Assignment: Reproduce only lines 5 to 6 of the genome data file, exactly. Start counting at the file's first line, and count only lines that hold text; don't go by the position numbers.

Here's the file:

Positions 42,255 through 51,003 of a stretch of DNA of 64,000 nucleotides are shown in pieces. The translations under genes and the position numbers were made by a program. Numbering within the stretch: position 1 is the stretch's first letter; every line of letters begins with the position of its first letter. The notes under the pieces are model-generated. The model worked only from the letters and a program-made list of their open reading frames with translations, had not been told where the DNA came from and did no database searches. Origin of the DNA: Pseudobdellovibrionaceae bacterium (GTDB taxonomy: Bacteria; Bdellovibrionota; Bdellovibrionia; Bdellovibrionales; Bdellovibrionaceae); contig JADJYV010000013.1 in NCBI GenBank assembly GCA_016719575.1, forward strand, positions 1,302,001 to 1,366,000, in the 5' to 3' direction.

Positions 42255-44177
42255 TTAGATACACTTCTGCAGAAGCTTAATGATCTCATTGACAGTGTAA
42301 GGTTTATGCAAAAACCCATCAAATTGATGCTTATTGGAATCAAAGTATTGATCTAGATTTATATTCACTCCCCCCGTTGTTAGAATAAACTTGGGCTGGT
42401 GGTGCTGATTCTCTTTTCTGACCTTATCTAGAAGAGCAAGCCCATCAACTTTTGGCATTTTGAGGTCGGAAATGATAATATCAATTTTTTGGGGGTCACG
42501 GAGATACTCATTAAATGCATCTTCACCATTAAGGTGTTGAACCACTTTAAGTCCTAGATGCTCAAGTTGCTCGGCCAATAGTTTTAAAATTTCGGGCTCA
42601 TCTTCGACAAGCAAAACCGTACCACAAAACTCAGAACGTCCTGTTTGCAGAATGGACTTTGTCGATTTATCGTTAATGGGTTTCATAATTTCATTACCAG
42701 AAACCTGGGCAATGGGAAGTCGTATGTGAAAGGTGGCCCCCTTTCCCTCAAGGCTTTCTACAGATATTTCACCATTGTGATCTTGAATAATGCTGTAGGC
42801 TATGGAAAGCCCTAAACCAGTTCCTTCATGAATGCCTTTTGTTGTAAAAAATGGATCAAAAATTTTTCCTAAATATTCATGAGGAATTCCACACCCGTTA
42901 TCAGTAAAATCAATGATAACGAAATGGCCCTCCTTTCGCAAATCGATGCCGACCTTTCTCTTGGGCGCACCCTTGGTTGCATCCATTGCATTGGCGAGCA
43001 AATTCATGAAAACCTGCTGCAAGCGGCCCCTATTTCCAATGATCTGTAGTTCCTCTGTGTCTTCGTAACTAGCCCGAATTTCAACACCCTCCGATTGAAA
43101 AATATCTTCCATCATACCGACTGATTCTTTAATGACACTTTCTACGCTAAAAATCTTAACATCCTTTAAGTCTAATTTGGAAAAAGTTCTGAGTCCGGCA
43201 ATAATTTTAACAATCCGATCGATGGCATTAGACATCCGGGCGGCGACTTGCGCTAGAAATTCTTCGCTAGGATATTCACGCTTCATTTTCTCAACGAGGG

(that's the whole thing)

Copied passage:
42401 GGTGCTGATTCTCTTTTCTGACCTTATCTAGAAGAGCAAGCCCATCAACTTTTGGCATTTTGAGGTCGGAAATGATAATATCAATTTTTTGGGGGTCACG
42501 GAGATACTCATTAAATGCATCTTCACCATTAAGGTGTTGAACCACTTTAAGTCCTAGATGCTCAAGTTGCTCGGCCAATAGTTTTAAAATTTCGGGCTCA